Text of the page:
• @240 As I said, this could take an awful lot of research. lbf has given a concrete set of references; these are way away from being a complete answer, but are more acceptable here than 'suggest[ions about] its early usages [by] Etymonline'. Hopefully, nearer hits will follow. May 23, 2019 at 14:34
  • +1. This is a good start for an answer. May 26, 2019 at 19:42

With an accepted answer, I allow myself to post another, focusing less on usage in English print and more on generic etymology.

It was established in accepted answer that 'smear' stains and it doesn't require filthy substances to be bad for reputation. A reputation needs to be kept clean.

You can get (rightful) smear from connection with shady persons or organizations, but if there is a smear actively applied by others, it could by definition be assumed unsubstantiated. The next evolution is when the defamed claims being attacked by a "smear campaign" as a means to clean reputation stains that may very well be deserved if everything was known. News papers would likely take different positions on the same matter.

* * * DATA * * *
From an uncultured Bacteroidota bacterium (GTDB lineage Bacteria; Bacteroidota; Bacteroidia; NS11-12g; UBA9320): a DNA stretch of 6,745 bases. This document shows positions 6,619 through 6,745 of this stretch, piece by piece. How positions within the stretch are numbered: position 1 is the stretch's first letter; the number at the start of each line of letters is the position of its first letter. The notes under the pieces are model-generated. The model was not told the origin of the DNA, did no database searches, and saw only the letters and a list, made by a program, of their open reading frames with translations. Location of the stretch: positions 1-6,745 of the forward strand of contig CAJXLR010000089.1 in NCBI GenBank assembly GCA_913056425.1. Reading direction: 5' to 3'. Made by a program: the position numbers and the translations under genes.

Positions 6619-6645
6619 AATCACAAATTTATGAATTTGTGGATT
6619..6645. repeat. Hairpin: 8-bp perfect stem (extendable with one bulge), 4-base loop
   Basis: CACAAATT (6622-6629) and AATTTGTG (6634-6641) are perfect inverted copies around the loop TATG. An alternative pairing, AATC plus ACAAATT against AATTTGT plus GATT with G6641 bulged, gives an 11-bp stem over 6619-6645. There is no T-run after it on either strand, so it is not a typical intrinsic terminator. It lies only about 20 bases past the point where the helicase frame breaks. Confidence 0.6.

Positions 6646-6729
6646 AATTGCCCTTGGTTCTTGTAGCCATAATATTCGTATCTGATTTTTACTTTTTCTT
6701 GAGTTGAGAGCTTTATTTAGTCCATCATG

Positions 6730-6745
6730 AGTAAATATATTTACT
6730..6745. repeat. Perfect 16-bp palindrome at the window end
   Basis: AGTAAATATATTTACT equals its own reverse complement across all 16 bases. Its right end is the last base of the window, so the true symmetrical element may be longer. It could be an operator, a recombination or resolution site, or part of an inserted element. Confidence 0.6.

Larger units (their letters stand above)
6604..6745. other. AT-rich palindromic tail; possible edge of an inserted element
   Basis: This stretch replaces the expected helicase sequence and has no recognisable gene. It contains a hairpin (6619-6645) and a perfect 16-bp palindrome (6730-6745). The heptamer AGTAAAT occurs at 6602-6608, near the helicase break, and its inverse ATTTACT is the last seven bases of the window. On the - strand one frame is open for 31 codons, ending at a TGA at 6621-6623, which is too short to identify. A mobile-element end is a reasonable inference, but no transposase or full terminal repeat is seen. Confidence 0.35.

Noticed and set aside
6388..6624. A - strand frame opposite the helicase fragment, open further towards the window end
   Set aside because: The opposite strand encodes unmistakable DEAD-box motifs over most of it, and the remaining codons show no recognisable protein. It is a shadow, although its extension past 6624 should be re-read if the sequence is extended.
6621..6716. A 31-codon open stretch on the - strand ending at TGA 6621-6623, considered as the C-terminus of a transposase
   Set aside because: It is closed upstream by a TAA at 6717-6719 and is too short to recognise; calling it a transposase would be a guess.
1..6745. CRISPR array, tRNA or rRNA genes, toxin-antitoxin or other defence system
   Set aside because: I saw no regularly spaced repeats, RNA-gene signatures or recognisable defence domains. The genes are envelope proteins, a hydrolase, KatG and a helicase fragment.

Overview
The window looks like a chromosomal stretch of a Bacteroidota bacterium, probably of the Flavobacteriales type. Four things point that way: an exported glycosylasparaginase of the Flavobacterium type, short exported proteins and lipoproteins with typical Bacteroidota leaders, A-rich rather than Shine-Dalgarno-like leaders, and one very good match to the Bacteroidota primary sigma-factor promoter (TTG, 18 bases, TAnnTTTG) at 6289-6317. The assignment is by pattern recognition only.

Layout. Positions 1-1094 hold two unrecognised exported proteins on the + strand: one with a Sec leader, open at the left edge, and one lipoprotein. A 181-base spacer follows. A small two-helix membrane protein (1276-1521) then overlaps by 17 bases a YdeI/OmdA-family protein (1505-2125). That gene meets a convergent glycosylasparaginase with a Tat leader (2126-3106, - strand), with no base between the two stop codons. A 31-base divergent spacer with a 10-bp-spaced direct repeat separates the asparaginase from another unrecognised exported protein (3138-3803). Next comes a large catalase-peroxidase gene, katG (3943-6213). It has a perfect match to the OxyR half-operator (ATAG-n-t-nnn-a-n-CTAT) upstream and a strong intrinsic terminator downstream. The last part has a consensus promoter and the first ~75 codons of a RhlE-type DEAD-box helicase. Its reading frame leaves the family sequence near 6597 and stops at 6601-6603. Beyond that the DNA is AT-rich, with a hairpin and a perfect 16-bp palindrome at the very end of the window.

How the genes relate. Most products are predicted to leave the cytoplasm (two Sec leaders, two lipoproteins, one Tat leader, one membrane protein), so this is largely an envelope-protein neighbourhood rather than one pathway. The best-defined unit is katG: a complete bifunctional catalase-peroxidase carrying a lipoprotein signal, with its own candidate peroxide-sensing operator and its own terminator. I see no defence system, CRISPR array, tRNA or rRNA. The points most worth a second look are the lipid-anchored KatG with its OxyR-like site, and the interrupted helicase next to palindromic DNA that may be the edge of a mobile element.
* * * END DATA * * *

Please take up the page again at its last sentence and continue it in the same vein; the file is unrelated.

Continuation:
Going back to the original question, looking at synonyms shows a similar evolution when "actively applied by others".

English word 'smite' has a root meaning 'to throw' and at least in Swedish it has led to "smeta/smita" that covers a spectrum of 'throw, rub off, smear, stain'. It is today hardly ever used for a 'smear campaign' but only in passive smear.

An older word historically used for 'smear campaign' in Swedish would be "smäda". This is a very active action. It is however also a synonym only, since it doesn't seem to relate to 'smear' but instead 'small', in the sense 'belittle, diminish'. In common understanding this would be used when unsubstantiated.